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Article
Publication date: 31 August 2021

Azadeh Rezafar and Sevkiye Sence Turk

The increased flexibility in urban planning practice under neoliberal policies had impacts on urban aesthetics, such as causing cities to lose their unique character and…

Abstract

Purpose

The increased flexibility in urban planning practice under neoliberal policies had impacts on urban aesthetics, such as causing cities to lose their unique character and identity, especially in developing countries. However, importance of the control and management of aesthetics has not been adequately addressed in the current planning legislations in the literature. Conventional legislation devices (such as zoning ordinances, building codes, etc.) provide little effect on aesthetic control for the flexible planning era. The aim of the study is to examine how a supplementary legal tool (a checklist) can be developed to provide urban aesthetics control and management for a city under neo-liberal influences by taking into consideration the relationship between urban environmental aesthetics and related legal regulations.

Design/methodology/approach

The research focusses on the Istanbul case. In this study, the aesthetic parameters with factor analysis using urban design parameters that affecting urban aesthetics are determined, how inclusion into the planning laws and regulations of these aesthetic parameters are examined and a checklist for aesthetics control and management are proposed.

Findings

The findings reveal that although there are different and fragmented legal sources that directly or indirectly deal with the aesthetic control and management for urban design and there is a lack of a supplementary legal tool as control management.

Originality/value

Checklists in the aesthetic control area can be a practical legal tool, which can establish a routine by giving proper attention to aesthetic quality and its related parameters of planning for all developing countries under the influence of neoliberal policies.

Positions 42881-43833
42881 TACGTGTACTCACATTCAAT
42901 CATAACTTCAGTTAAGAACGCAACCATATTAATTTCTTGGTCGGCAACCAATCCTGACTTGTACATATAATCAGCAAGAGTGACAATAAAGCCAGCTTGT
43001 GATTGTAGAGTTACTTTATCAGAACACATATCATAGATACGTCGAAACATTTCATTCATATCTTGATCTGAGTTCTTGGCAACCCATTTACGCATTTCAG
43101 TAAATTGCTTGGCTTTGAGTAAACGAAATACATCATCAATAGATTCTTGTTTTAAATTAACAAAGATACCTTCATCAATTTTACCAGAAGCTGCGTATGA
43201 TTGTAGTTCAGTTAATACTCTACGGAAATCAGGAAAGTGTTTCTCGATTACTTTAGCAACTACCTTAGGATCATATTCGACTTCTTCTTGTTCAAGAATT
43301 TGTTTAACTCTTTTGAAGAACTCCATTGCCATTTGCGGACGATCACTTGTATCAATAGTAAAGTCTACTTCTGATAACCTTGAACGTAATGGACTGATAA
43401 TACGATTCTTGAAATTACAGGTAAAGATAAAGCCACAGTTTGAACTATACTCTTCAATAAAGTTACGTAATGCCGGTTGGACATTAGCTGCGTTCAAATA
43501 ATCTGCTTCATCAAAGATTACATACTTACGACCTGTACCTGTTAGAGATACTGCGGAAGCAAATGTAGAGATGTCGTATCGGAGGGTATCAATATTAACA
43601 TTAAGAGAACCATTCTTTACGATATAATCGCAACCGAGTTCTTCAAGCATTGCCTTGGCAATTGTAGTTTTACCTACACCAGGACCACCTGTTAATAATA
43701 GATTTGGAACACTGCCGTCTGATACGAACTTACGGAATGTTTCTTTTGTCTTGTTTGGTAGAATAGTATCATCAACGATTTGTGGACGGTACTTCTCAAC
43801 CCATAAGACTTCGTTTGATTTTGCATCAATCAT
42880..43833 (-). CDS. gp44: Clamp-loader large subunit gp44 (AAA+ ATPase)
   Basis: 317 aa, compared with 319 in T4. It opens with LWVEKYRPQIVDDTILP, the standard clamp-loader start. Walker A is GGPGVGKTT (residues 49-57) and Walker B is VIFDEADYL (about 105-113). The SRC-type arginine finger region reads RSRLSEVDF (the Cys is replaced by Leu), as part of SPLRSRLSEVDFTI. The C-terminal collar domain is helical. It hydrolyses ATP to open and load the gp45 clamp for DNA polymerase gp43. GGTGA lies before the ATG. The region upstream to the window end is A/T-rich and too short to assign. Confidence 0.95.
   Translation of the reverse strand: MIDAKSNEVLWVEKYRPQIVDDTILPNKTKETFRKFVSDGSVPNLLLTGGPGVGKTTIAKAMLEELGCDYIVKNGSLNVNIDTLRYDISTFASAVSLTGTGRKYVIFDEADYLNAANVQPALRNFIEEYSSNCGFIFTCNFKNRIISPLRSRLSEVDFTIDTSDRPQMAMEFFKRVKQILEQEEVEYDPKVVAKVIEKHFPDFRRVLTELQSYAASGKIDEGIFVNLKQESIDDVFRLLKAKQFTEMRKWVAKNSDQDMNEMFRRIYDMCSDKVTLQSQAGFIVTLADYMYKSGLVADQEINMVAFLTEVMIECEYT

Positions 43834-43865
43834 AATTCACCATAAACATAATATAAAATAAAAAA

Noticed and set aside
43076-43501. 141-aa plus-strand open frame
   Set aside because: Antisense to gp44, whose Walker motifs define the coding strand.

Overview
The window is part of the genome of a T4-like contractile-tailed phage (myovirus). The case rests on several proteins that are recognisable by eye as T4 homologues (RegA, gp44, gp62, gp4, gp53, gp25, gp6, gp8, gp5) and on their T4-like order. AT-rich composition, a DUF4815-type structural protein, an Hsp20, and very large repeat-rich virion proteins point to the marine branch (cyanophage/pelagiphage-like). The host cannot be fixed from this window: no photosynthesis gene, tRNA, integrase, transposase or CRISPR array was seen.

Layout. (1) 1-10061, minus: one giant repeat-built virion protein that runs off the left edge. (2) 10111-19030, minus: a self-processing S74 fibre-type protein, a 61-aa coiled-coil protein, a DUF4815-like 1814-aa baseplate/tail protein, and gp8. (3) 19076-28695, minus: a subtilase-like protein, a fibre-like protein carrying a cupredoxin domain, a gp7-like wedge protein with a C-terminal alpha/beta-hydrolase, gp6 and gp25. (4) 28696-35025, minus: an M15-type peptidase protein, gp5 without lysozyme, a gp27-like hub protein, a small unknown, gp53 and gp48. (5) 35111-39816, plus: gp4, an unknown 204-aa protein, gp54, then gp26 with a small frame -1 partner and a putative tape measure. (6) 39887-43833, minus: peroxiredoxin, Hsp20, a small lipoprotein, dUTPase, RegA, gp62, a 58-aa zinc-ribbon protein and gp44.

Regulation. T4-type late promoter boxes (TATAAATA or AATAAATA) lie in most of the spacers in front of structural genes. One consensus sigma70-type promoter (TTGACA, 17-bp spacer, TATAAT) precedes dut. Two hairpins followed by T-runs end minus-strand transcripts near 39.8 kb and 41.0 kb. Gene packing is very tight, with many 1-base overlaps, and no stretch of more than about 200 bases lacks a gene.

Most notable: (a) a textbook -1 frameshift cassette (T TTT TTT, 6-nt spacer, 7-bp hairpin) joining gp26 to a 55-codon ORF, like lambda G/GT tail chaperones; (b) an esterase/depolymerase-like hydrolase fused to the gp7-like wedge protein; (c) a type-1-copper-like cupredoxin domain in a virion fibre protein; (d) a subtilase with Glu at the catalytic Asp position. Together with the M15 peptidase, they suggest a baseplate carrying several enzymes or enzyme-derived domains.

Details

Open House International, vol. ahead-of-print no. ahead-of-print
Type: Research Article
ISSN: 0168-2601

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Article
Publication date: 2 May 2017

Sandra Fordyce-Voorham

The purpose of this paper is to design an objective, valid and reliable “Checklist” tool that teachers could use to measure their students’ food skills acquisition.

Abstract

Purpose

The purpose of this paper is to design an objective, valid and reliable “Checklist” tool that teachers could use to measure their students’ food skills acquisition.

Design/methodology/approach

The design of the Checklist was based on 18 procedural food skills identified by teachers and verified by analysis of skills in recipes that are typically used in food education programmes in secondary schools. The skills were divided into five skill-sets and a recipe covering the skills was selected to test the Checklist. For the test, three hypothetical situations of a person with low, some and expert skills making the recipe were demonstrated in separate videos. Teachers were invited to test the Checklist by viewing the videos, completing the Checklist for each of the three conditions and completing an evaluation.

Findings

In total, 40 home economics teachers tested the Checklist and reported that they could use the tool to measure the development and progress of their students’ procedural food skills. Analysis of variance analyses of the data and the non-parametric analyses suggest that the Checklist is a reliable and valid evaluation tool.

Originality/value

Teachers report using various tools to measure their students’ food skills acquisition but these have not been well-documented in the literature. These preliminary findings of an original and quantifiable tool showed that home economics teachers used the Checklist to measure their students’ procedural skills however, as the teachers’ comments suggest, further development and validation of the tool are required.

Details

British Food Journal, vol. 119 no. 5
Type: Research Article
ISSN: 0007-070X

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Article
Publication date: 4 April 2016

Goutam Kumar Kundu and Jayachandra Bairi

The purpose of this paper is to introduce the concept of a checklist, focusing on the detailed analysis of the requirement of the Association to Advance Collegiate Schools…

Abstract

Purpose

The purpose of this paper is to introduce the concept of a checklist, focusing on the detailed analysis of the requirement of the Association to Advance Collegiate Schools of Business (AACSB) standards related to strategic management and innovation area, for evaluation of implementation readiness in a business school setting.

Design/methodology/approach

The paper presents an articulated procedure for the development of the checklist. The study adopted a multi-method approach for developing the final content for the checklist.

Findings

The introduction of the checklist has provided a systemic approach to process design and evaluation of readiness of a business school for AACSB accreditation related to strategic management and innovation area. The checklist was developed and applied over the course of systematic reviews in a business school setting.